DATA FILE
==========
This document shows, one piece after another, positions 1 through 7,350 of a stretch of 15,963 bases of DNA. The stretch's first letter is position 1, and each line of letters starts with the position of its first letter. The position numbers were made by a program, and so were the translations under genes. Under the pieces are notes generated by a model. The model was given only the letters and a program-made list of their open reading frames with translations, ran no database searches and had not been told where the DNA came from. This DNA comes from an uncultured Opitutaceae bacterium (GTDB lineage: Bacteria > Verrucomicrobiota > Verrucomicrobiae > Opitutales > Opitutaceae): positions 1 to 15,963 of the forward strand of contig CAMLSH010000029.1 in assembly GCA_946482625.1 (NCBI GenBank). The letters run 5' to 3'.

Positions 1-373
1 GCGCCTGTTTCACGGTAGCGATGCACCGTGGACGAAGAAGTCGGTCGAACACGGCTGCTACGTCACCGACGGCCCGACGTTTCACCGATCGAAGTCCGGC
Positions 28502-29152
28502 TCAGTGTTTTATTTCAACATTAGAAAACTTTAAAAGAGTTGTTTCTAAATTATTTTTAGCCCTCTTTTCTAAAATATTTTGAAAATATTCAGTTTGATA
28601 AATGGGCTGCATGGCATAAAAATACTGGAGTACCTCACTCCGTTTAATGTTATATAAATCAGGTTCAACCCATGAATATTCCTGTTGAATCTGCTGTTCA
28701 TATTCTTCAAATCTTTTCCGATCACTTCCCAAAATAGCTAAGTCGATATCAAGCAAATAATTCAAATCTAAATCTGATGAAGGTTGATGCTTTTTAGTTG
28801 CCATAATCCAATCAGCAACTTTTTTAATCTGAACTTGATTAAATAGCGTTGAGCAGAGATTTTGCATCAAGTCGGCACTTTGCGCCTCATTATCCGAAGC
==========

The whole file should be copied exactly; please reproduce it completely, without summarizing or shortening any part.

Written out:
This document shows, one piece after another, positions 1 through 7,350 of a stretch of 15,963 bases of DNA. The stretch's first letter is position 1, and each line of letters starts with the position of its first letter. The position numbers were made by a program, and so were the translations under genes. Under the pieces are notes generated by a model. The model was given only the letters and a program-made list of their open reading frames with translations, ran no database searches and had not been told where the DNA came from. This DNA comes from an uncultured Opitutaceae bacterium (GTDB lineage: Bacteria > Verrucomicrobiota > Verrucomicrobiae > Opitutales > Opitutaceae): positions 1 to 15,963 of the forward strand of contig CAMLSH010000029.1 in assembly GCA_946482625.1 (NCBI GenBank). The letters run 5' to 3'.

Positions 1-373
1 GCGCCTGTTTCACGGTAGCGATGCACCGTGGACGAAGAAGTCGGTCGAACACGGCTGCTACGTCACCGACGGCCCGACGTTTCACCGATCGAAGTCCGGC
Positions 28502-29152
28502 TCAGTGTTTTATTTCAACATTAGAAAACTTTAAAAGAGTTGTTTCTAAATTATTTTTAGCCCTCTTTTCTAAAATATTTTGAAAATATTCAGTTTGATA
28601 AATGGGCTGCATGGCATAAAAATACTGGAGTACCTCACTCCGTTTAATGTTATATAAATCAGGTTCAACCCATGAATATTCCTGTTGAATCTGCTGTTCA
28701 TATTCTTCAAATCTTTTCCGATCACTTCCCAAAATAGCTAAGTCGATATCAAGCAAATAATTCAAATCTAAATCTGATGAAGGTTGATGCTTTTTAGTTG
28801 CCATAATCCAATCAGCAACTTTTTTAATCTGAACTTGATTAAATAGCGTTGAGCAGAGATTTTGCATCAAGTCGGCACTTTGCGCCTCATTATCCGAAGC